US-Mex-Can: New U.S. International Economic Strategy


Taking the lead on trade and open markets can enhance global security, opportunity and the prospects for liberty.

Five years into the global economic storm, America’s traditional allies, the European Union and Japan, are struggling. Developing economies are reshaping the global dynamic but also face big challenges. The United States is the one country that could lead the modernization of the international system so as to supply security, economic opportunity, and prospects for liberty. America’s own strategy for economic revival cannot be limited to the nation’s borders. And its future foreign policy—its projection of power and principle—must be grounded in the emerging economic order.

President Obama has said he admires Ronald Reagan’s transformative thinking. If so, he should ask for an assessment of Reagan’s second-term innovations on currency and monetary affairs, trade, debt and development. Reagan advanced a new international system to match the revival of capitalism after the oil shocks and stagflation of the 1970s. America’s success in the 1980s contributed both to the end of the Cold War, by persuading the Soviet Union it could not keep up, and to two decades of exceptional global growth.

The new U.S. international economic strategy should have five parts. First, this country should strengthen its continental base by building on the North American Free Trade Agreement with Canada and Mexico. Together, the three partners could boost energy security, improve productivity, and give North Americans an edge in manufacturing and other industries that are already experiencing rising wages in East Asia. A politically acceptable immigration policy, and a push for educational innovation using new technologies and competition, could lead to a more prosperous, populous, integrated and democratic future for the hemisphere.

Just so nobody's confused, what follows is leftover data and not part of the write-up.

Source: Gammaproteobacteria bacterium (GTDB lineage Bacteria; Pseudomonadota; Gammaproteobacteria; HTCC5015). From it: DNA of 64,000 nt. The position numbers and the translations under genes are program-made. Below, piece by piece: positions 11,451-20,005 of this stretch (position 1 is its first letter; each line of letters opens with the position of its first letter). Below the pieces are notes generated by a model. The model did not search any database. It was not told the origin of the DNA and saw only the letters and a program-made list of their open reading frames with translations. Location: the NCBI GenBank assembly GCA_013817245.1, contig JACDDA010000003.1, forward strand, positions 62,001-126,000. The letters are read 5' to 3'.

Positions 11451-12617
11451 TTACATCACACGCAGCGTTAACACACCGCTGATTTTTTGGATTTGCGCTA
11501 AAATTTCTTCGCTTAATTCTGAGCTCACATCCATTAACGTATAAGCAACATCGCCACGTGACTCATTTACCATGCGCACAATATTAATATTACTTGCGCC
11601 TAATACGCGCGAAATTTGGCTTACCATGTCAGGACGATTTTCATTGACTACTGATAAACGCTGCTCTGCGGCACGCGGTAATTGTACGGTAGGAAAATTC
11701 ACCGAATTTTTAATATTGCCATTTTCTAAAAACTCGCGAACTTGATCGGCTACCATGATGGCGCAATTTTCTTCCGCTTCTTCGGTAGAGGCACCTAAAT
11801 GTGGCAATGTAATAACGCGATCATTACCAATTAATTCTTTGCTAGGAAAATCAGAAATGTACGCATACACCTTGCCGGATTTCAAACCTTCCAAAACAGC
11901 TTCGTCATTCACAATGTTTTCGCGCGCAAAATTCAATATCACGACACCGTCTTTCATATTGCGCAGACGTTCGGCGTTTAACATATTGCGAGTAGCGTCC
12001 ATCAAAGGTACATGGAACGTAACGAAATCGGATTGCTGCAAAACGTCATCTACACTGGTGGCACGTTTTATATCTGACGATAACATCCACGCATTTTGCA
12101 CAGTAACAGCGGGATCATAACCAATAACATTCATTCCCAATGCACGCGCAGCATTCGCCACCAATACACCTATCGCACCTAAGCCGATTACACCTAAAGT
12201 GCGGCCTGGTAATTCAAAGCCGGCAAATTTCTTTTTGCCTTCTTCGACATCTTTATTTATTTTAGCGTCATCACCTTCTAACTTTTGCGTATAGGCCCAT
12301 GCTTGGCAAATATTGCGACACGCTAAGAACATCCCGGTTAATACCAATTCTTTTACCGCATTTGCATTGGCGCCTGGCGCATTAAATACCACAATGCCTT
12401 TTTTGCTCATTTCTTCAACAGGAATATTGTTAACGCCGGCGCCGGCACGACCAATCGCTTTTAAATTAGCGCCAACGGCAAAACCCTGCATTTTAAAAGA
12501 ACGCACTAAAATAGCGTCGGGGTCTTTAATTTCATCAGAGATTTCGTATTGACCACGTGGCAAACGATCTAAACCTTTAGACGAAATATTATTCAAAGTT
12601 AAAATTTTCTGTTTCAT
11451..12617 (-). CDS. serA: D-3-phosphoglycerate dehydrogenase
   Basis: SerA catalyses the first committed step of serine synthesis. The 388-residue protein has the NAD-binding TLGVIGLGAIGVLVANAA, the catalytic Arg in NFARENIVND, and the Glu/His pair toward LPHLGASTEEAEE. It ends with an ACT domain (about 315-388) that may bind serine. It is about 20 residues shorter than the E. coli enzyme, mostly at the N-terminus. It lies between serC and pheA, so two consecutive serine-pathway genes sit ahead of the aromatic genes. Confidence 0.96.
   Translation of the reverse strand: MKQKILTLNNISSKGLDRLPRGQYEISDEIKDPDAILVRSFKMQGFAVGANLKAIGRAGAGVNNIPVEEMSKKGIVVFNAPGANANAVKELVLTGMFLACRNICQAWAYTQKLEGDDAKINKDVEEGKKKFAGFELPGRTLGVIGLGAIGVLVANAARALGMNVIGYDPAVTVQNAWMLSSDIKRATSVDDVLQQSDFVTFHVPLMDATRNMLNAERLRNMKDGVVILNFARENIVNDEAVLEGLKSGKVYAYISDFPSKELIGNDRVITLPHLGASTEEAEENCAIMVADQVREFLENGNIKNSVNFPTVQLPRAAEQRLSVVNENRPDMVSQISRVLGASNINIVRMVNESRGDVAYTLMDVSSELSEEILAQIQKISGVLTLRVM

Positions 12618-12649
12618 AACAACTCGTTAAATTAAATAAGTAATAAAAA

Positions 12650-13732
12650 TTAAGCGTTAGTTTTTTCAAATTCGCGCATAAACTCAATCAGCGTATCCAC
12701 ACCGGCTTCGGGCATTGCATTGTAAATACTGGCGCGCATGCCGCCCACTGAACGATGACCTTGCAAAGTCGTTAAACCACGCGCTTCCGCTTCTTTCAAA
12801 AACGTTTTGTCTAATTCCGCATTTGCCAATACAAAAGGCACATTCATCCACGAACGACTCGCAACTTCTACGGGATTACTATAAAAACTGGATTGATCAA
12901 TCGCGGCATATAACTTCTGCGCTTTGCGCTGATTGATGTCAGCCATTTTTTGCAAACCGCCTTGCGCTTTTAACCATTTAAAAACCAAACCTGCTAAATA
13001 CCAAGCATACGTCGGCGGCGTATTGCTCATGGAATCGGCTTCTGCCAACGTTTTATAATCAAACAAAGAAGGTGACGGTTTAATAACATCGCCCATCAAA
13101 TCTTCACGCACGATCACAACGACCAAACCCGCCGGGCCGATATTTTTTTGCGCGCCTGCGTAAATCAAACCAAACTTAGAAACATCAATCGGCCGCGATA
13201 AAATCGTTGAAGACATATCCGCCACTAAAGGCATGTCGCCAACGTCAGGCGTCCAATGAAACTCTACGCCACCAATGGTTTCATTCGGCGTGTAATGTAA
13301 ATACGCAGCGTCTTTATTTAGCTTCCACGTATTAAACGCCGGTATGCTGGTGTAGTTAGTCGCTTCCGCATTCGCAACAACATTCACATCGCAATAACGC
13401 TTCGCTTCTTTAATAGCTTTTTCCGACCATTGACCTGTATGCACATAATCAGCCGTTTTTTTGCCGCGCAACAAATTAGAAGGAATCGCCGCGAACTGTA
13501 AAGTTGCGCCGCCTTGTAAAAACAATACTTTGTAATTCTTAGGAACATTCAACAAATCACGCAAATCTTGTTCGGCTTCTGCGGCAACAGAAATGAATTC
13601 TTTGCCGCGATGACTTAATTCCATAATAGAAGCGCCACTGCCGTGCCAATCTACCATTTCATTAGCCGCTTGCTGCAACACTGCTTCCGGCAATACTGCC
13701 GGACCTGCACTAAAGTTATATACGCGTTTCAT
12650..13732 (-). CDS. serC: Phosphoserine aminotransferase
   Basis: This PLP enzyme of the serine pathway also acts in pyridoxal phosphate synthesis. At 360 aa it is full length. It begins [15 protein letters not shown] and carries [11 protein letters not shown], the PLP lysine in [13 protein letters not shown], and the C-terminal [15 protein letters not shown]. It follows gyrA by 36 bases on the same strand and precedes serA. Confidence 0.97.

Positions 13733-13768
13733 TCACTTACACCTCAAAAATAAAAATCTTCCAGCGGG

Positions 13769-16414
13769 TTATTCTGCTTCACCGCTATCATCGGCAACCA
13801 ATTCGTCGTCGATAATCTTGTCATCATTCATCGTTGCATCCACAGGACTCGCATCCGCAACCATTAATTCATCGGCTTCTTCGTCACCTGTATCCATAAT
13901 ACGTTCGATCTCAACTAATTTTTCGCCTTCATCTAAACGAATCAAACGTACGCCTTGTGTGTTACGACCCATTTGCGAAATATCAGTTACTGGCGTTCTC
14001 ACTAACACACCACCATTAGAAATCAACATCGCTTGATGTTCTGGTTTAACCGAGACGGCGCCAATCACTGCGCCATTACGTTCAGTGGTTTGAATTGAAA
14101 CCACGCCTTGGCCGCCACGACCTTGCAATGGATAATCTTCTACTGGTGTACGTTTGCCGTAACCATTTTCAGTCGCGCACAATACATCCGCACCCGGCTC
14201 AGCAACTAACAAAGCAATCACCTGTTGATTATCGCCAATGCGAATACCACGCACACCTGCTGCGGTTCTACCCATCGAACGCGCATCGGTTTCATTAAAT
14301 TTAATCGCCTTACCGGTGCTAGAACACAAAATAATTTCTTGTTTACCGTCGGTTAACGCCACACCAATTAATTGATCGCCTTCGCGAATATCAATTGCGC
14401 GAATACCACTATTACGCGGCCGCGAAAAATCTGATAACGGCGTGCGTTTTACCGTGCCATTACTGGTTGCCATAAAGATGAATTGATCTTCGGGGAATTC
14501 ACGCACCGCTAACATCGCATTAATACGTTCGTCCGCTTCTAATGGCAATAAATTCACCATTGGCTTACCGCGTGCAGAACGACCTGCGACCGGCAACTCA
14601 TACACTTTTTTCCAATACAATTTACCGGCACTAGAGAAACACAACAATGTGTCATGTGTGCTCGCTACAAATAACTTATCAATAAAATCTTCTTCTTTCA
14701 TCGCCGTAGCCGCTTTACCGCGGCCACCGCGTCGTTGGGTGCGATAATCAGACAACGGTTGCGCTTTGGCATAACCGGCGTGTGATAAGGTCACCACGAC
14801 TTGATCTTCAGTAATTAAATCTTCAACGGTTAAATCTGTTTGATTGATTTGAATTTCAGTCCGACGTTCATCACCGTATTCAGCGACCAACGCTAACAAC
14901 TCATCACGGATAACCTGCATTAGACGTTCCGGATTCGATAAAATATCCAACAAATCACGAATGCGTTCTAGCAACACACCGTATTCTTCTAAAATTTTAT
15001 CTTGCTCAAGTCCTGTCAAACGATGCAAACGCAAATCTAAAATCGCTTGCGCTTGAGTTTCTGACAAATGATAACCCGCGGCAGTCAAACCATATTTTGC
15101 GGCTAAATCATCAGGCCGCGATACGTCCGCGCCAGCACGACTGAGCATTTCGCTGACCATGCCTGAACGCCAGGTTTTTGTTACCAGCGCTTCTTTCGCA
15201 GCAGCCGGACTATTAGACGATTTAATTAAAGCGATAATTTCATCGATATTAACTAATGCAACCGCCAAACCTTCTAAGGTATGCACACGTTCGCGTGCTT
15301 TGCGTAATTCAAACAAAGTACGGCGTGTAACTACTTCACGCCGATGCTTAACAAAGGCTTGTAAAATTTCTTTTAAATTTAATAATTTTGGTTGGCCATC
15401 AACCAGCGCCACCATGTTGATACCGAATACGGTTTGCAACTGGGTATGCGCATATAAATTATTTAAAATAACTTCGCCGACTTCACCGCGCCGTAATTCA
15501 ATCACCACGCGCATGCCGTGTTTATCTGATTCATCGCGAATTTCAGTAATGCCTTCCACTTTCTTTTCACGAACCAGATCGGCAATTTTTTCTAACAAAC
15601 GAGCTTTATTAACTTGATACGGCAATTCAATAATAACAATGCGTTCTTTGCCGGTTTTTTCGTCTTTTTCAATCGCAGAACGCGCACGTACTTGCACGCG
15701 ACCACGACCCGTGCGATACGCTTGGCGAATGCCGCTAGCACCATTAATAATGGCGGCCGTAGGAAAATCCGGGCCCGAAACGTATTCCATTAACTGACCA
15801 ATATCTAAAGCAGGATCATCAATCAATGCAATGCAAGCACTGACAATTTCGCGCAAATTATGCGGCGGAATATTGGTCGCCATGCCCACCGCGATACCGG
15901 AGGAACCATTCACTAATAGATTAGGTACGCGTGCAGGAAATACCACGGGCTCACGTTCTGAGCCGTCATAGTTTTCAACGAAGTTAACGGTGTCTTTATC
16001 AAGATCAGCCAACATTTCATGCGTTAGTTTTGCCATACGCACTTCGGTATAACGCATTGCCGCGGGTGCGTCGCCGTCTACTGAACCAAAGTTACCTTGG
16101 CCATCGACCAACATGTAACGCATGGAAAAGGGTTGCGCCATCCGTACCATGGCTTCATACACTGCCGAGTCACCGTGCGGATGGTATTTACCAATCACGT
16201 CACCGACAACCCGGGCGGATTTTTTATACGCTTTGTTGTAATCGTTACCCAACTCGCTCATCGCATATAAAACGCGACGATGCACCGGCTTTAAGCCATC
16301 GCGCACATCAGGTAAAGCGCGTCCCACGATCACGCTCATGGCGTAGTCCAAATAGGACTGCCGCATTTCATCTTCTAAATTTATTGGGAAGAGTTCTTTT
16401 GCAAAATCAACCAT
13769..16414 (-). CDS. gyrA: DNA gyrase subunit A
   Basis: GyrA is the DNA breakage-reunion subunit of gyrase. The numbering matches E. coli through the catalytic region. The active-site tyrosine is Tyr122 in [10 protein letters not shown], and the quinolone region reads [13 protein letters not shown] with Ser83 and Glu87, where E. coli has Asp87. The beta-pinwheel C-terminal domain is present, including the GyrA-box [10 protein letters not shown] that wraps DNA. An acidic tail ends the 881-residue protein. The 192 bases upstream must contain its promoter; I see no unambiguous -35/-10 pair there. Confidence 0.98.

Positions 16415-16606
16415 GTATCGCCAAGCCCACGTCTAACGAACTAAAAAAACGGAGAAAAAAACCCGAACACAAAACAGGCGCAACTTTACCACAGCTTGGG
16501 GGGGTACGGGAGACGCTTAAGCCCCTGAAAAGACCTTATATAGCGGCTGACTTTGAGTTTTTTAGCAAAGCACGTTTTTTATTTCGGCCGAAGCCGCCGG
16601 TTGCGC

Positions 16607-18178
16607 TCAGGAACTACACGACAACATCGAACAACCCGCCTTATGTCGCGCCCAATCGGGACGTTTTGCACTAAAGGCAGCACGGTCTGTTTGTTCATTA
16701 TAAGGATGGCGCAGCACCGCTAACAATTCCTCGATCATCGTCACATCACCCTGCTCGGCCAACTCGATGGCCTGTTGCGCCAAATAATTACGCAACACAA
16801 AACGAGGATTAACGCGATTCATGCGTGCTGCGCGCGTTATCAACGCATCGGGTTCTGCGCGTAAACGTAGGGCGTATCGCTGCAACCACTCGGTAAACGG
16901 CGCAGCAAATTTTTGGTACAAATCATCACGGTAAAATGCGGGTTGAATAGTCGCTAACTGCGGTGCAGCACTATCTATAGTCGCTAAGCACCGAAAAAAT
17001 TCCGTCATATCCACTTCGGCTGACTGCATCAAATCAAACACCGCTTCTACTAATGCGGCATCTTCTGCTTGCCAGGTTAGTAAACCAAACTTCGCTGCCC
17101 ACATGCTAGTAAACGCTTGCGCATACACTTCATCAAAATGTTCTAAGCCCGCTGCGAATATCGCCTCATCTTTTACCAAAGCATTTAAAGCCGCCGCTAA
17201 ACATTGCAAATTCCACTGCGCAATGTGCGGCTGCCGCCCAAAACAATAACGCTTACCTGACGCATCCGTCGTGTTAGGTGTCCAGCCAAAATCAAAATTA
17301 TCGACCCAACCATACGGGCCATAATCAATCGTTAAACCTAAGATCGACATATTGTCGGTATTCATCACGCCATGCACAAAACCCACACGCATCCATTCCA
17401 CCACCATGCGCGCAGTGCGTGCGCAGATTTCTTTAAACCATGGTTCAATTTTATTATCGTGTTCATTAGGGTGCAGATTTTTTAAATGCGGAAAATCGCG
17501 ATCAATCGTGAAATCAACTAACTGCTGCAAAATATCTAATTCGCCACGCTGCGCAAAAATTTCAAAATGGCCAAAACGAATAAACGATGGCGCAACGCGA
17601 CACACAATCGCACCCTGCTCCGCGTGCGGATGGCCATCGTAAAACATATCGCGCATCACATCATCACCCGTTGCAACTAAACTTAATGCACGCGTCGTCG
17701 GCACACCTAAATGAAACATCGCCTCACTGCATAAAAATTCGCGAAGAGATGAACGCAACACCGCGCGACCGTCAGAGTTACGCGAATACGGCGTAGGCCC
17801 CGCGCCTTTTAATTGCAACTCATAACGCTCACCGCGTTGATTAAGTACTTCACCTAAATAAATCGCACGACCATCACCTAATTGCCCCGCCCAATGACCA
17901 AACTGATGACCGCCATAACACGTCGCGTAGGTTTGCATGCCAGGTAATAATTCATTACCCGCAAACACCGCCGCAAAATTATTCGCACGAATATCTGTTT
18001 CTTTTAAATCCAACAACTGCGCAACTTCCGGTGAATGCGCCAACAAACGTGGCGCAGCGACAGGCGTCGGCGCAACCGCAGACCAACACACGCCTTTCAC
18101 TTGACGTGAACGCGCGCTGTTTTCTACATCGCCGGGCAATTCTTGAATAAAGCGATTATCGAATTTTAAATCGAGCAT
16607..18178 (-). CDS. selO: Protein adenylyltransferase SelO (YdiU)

Second, the extraordinary monetary policies of late, led by the Federal Reserve’s continued near-zero interest-rate policy, are taking us into uncharted territory. Central banks have tried most every tool to stimulate growth; if Japan is any warning, the next tactic is competitive devaluation, which risks a new protectionism. “Currency manipulation” could become a danger that reaches far beyond the debate about Chinese policies. The world economy will need at some point to withdraw the drug of cheap money and negative real interest rates. The U.S. should anticipate these dangers.